12. Mike,

    I think your point of Peele's comments being a couple hundred years of out date is off base.

    As the old saying goes, the more things change, the more they stay the same. Peele's comments are just as valid, if not more so.

    Modern Law enforcement has forgotten much of what they were intended to do. The mentality of superiority can be carried to extremes, witness:

    SOUTH CHARLESTON, W.Va. - A man has been charged with battery on a police officer for allegedly passing gas and fanning it toward a patrolman.

    Jose A. Cruz, 34, of Clarksburg, W. Va., was pulled over early Tuesday for driving without headlights, police said. According to the criminal complaint, Cruz smelled of alcohol, had slurred speech and failed three field sobriety tests before he was handcuffed and taken to a police station for a breathalyzer test.

    As Patrolman T.E. Parsons prepared the machine, Cruz scooted his chair toward Parsons, lifted his leg and "passed gas loudly," the complaint said.

    Cruz, according to complaint, then fanned the gas toward the officer.

    "The gas was very odorous and created contact of an insulting or provoking nature with Patrolman Parsons," the complaint alleged.

    Police seem to forget that the population has a right and a responsibility to prevent crime as much as the police - Peele's #7.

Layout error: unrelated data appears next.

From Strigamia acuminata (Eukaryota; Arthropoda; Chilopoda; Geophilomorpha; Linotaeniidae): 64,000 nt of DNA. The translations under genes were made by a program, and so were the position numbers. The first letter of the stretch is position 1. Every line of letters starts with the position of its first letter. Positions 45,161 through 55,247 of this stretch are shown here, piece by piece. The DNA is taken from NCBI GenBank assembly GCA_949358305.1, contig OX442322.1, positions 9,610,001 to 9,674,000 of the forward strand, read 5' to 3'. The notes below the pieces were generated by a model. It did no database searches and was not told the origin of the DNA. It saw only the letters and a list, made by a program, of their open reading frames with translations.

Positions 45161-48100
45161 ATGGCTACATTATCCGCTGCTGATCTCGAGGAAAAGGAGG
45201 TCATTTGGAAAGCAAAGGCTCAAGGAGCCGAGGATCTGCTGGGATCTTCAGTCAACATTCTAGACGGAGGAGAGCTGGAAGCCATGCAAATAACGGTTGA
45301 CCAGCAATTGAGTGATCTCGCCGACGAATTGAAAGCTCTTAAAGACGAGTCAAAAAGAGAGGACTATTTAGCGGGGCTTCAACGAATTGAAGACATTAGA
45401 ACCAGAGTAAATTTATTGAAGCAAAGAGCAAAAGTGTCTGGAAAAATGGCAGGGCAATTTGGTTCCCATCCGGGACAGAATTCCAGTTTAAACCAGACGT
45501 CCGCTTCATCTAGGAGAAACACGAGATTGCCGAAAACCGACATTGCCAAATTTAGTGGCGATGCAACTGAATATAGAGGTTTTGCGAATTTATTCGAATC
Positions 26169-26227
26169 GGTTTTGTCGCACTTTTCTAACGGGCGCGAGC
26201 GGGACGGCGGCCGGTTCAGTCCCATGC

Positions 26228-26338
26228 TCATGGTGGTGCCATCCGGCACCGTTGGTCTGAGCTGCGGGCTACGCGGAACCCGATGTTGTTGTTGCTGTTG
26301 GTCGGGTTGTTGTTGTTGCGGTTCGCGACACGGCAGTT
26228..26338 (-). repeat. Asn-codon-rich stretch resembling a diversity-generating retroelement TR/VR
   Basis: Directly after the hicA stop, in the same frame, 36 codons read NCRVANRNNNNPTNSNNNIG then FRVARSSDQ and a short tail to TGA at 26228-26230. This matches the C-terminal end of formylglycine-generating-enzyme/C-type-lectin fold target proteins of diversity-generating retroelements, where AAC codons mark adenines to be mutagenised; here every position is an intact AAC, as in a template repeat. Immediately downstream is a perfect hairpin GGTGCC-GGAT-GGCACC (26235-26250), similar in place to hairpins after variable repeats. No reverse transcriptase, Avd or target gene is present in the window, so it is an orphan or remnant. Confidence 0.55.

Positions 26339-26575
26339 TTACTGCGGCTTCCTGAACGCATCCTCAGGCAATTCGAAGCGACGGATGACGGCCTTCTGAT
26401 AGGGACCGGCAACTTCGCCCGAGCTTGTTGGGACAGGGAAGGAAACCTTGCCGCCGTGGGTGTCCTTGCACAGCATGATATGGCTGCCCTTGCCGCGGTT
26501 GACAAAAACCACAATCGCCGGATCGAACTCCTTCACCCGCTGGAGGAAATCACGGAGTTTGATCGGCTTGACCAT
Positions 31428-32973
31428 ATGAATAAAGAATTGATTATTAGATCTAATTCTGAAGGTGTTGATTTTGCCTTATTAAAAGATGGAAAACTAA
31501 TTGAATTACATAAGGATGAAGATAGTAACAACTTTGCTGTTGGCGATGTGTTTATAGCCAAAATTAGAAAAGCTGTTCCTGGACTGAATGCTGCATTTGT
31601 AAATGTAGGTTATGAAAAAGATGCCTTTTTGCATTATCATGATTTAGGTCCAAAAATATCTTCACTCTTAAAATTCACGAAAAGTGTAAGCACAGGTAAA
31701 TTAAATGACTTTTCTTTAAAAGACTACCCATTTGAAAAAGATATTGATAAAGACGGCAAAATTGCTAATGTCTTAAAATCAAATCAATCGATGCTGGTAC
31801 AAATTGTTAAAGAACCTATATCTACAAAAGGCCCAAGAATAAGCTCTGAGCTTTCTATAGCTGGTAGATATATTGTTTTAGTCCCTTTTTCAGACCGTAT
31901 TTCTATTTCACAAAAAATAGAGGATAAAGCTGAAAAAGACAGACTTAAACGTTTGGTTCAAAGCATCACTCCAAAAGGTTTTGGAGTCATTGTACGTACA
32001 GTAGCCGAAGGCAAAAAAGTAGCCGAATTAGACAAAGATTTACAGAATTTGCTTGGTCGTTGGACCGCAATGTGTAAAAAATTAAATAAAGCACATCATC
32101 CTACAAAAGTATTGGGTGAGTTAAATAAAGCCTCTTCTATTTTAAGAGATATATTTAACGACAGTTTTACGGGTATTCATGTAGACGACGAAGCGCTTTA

The became clear to me about the 8th time I heard a cop stating that someone who acted in self defense shouldn't have "taken the law into his own hands." Think about that, the police basically saying that an average citizen shouldn't interfere with a criminal but leave that, after the fact, to the police. This was one of the factors in seeking my concealed carry.

    By the way, other documents from hundreds of years ago also stands up to the test of time, the Declaration of Independence, The Constitution, etc.

  13. Bob, I think you're getting a little carried away with reading my mind and jumping to conclusions based on what I write. For example, I simply asked Tom if I had the right Peele. You concluded this:

    "I think your point of Peele's comments being a couple hundred years of out date is off base."

    Like most mind readers, Bob, you were completely off base.

  14. Mike,

    You are right, I did jump the gun. Not sure I wasn't accurate :) but I apologize sir.

    I'll try to avoid that in the future.